Washington State Board for Community and Technical Colleges: "Developing Relationships Between Ideas"

In Unit 1, you mastered the basics of writing effective sentences. In this unit, you will learn how to combine ideas across sentences to build well-organized paragraphs. Read this article about connecting sentences within a paragraph in a meaningful way. Complete the practice activities, in which you will identify the relationships between ideas in a paragraph and practice developing a paragraph that connects ideas. You will continue to develop these skills throughout the course, and we will revisit expressions for linking sentences when we learn about transitions in Unit 4.

Developing the Relationship Between Ideas

You now know a couple of prewriting strategies that can help you plan out a paragraph. But a paragraph is not just a list of facts or ideas about a topic; it has to present the information in a meaningful way. In order to do that, the sentences have to be related to one another. Certain words provide clues as to how sentences are related to one another. See if you can figure out the relationship in the example below.

Jamal is good at math and chemistry. However, he is not good at history.

The first sentence gives us information about the school subjects in which Jamal does well. In the second sentence, "however" is used to present us with a contrast. In this case, "however" signals that the second sentence will be about a subject in which Jamal struggles.

Here is the example again, with an additional sentence added:

Jamal is good at math and chemistry. However, he is not good at history. Yesterday some of his friends came over to help him find a job.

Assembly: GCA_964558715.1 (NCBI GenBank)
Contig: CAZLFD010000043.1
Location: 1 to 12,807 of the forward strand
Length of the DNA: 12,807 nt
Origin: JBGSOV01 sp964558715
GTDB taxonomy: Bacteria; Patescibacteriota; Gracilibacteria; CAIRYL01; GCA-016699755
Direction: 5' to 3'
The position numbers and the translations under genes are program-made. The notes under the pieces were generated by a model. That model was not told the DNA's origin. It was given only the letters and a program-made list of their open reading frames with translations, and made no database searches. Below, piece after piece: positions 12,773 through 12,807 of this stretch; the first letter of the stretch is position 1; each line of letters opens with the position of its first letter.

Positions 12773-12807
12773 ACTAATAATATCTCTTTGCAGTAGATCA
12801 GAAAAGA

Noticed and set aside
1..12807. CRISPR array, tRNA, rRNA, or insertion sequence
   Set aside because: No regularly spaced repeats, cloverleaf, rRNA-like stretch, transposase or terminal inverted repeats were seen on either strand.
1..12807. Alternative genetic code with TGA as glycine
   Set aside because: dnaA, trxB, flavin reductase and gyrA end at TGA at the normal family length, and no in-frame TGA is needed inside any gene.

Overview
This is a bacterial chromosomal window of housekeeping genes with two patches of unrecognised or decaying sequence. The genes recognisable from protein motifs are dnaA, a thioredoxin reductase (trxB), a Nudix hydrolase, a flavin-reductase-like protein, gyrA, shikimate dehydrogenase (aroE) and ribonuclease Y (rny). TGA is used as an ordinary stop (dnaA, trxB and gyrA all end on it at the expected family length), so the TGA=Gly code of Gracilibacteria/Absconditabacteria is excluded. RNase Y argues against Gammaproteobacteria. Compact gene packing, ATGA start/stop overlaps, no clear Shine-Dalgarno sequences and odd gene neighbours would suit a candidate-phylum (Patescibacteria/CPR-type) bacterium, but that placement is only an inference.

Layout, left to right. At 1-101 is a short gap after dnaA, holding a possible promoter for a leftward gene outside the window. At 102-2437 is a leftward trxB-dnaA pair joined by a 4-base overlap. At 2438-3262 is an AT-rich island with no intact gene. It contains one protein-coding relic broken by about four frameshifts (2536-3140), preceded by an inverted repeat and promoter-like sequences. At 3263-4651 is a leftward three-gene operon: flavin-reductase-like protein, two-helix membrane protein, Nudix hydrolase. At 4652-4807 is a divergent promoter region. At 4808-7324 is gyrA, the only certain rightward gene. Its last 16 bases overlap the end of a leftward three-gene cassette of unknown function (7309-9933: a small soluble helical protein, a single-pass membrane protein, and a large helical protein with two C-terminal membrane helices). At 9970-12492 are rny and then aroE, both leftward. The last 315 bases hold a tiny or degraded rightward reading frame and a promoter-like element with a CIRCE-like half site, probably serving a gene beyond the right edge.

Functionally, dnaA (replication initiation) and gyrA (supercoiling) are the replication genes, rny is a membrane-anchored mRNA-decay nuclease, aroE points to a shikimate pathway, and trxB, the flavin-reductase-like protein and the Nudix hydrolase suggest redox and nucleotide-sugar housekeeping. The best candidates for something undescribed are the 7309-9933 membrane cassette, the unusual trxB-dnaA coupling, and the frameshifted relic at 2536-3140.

What is the relationship between the new sentence and the previous sentence? The new sentence is about Jamal, but it is not related to his school work, unlike the first two sentences. Let's look at some more sentences:

 

EXAMPLE 1:

Jamal is good at math and chemistry (1). However, he is not good at history (2). Yesterday some of his friends came over to help him find a job (3). They ended up filling out forms all afternoon, and Jamal did not get his homework done (4).

 

EXAMPLE 2:

Jamal is good at math and chemistry (1). However, he is not good at history (2). Yesterday some of his friends came over to help him find a job (3). Because Jamal is good at math, Lee thought he should apply to be a cashier at a coffee shop (4).

 

Which of the two examples has clearer relationships between all of the sentences? In other words, which one goes more logically from one idea to the next?

Example 2 has clearer relationships between the ideas in the sentences. The final sentence establishes the relationship between sentences 3 and 4 and relates them to sentence 1. Each sentence is now building upon the sentences that came before, and the topic of the paragraph is how being good at school can help with other activities.

In Example 1, the final sentence creates a relationship between sentence 3 and 4, one of cause and effect. Because event A happened (his friends came over), event B followed (he did not get his homework done). However, it is not clear how not doing his homework relates to the first two sentences. As a result, the topic of the paragraph is unclear. 

Here are some common relationships between sentences with words used to signify those relationships:

 

Practice 1: Copy the following paragraph and then use a highlighter to mark all of the words that indicate a relationship. You can check your answers below.

Jamal is good at math and chemistry (1). However, he is not good at history (2). Yesterday some of his friends came over to help him find a job (3). Because Jamal is good at math, Lee thought he should apply to be a cashier at a coffee shop (4). However, Jamal really hates the smell of coffee, so he thought he'd rather work at the hot dog stand (5). In the end, they agreed that it would be best to apply to many stores to increase his chances of getting hired (6).